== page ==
After I listed the sub-tasks, I realised that I wanted to try a different pedagogical approach from the status quo approach. Historically, pupils are told that one unknown and one known are equal, and they are to accept it, and then identify the unknown and known angle pair which are equal in a similar looking example. Instead, I showed a selection of worked examples where the angles were of equal size, and I would state that these two angles are equal. I used Geogebra which is an online graphing programme where I would have an interactive set up so if I moved one of the parallel lines or the traversing line, the equal-sized angles would change from what they were before, but they would still be equal.
So, using a sequence of worked examples, I would
1) Show the relationship with the position of angles and the angle fact
2) Find the missing angle
3) Find the missing angle by using a basic angle fact
NOTE: Diagrams aren’t drawn to scale here.
Vertically Opposite Angles are equal
Here is an example sequence for Vertically Opposite angles being equal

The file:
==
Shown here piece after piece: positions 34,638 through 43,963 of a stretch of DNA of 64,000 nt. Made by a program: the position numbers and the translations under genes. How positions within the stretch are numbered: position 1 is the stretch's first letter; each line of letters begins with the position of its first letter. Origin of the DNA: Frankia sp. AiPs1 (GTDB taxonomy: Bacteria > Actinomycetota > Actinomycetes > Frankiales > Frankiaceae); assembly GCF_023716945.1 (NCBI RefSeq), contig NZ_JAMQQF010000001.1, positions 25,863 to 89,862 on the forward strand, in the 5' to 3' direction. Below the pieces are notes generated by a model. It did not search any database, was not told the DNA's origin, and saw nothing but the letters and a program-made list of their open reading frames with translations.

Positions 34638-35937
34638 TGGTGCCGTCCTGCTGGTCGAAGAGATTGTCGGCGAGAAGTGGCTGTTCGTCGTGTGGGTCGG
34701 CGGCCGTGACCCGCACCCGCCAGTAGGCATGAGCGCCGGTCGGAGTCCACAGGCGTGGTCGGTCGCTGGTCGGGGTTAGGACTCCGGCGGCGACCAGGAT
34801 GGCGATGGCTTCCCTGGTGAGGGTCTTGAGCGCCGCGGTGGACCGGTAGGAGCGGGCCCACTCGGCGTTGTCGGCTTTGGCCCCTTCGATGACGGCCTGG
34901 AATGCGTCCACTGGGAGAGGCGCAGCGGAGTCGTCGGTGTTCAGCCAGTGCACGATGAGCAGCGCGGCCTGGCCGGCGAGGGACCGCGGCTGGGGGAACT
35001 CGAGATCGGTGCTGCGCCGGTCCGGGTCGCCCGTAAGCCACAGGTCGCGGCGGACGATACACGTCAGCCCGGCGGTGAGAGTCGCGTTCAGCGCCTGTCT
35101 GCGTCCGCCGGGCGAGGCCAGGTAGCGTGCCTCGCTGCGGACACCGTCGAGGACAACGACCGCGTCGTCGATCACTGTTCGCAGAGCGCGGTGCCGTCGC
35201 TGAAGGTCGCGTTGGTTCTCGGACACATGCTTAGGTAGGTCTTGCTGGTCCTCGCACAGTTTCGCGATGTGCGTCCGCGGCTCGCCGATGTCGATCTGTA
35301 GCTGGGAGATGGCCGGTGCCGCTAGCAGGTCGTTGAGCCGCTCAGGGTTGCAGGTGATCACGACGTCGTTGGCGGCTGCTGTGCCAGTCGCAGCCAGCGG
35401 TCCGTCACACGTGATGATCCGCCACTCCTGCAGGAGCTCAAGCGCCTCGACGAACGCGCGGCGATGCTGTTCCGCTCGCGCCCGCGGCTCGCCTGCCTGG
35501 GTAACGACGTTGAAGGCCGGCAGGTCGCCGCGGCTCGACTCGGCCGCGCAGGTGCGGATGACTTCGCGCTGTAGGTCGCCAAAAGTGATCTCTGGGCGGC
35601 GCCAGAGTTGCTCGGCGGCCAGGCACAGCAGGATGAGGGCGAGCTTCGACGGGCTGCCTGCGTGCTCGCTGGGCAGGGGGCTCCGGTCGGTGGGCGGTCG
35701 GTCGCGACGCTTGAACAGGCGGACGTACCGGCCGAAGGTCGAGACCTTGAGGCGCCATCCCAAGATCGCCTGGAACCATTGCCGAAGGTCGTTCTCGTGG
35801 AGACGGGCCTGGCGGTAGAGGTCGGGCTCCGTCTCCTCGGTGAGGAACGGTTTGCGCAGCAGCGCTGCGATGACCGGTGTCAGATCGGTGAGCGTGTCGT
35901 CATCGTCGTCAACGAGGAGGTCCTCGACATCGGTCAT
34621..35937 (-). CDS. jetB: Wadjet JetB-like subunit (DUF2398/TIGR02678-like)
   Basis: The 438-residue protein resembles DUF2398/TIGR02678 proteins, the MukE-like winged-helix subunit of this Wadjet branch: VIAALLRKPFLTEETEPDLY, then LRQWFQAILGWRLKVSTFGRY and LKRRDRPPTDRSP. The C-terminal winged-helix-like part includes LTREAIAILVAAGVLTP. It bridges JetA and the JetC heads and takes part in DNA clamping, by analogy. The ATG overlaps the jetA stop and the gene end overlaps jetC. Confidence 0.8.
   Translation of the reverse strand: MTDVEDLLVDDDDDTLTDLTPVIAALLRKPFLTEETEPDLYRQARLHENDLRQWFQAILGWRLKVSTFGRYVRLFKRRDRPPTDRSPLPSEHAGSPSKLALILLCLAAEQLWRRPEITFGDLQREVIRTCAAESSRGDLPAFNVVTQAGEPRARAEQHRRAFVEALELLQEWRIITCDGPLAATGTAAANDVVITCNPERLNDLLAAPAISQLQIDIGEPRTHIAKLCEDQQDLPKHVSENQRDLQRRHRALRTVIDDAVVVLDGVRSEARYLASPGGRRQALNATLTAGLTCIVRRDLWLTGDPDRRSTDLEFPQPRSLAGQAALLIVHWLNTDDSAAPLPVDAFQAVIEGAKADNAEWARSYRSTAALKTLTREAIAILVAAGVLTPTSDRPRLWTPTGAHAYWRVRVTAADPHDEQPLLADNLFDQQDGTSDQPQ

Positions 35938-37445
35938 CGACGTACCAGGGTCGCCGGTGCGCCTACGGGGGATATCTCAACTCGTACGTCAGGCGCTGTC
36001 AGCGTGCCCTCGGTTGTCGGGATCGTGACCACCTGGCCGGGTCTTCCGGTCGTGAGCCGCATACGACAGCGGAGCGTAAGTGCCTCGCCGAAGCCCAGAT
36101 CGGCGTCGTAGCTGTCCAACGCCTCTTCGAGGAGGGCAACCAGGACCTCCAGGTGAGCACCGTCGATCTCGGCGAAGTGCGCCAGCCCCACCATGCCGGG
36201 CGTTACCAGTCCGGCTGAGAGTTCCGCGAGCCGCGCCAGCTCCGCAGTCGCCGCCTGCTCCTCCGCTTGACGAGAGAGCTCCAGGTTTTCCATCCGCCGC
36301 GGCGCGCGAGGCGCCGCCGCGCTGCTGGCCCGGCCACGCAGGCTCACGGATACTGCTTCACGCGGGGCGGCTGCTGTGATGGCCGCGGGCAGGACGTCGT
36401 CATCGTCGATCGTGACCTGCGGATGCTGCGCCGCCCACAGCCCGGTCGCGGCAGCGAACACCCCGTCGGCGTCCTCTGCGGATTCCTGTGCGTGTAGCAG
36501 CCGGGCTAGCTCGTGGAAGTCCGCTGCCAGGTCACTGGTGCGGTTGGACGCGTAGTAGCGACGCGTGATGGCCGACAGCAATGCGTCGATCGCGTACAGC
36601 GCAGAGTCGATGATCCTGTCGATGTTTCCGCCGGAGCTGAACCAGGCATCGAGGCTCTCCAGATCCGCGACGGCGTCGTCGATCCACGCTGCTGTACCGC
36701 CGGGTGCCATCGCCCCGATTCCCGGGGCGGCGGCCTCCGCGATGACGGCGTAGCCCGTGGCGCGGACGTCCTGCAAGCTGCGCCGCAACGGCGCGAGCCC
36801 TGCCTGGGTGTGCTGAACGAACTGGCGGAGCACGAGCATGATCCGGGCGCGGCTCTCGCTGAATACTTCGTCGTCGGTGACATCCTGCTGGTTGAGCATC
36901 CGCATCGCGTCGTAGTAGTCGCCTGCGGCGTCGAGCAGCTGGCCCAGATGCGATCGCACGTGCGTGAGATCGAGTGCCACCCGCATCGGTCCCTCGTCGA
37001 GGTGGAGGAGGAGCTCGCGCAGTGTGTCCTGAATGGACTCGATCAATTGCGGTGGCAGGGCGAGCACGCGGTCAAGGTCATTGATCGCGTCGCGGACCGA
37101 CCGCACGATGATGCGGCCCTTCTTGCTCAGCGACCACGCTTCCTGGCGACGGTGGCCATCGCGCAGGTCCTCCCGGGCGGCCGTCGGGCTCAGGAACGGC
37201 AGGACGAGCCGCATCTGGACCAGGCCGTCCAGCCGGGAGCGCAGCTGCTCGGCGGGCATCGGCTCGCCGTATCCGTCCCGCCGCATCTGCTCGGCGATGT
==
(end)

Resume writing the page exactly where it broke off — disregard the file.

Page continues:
Show the Relationship
At this point, I transitioned to asking pupils in a whole class discussion the size of the unknown angles because they had seen the relationship between the position of two vertically opposite angles.
I deliberately used more challenging examples for pupils to identify one missing angle which is vertically opposite to one known angle. This is because I knew it is these type of angle problems, they would struggle with the most so I went through it with them so they would be successful when they would attempt similar issues independently. I felt that showing the relationship was explicit enough for pupils to attempt the simplest applications of identifying vertically opposite angles being equal.
The third section is using basic angle facts from the list below:
- Angles in a triangle sum to 180o
- Angles in a quadrilateral sum to 360o
- Angles on a straight-line sum to 180o
- Angles around a point sum to 360o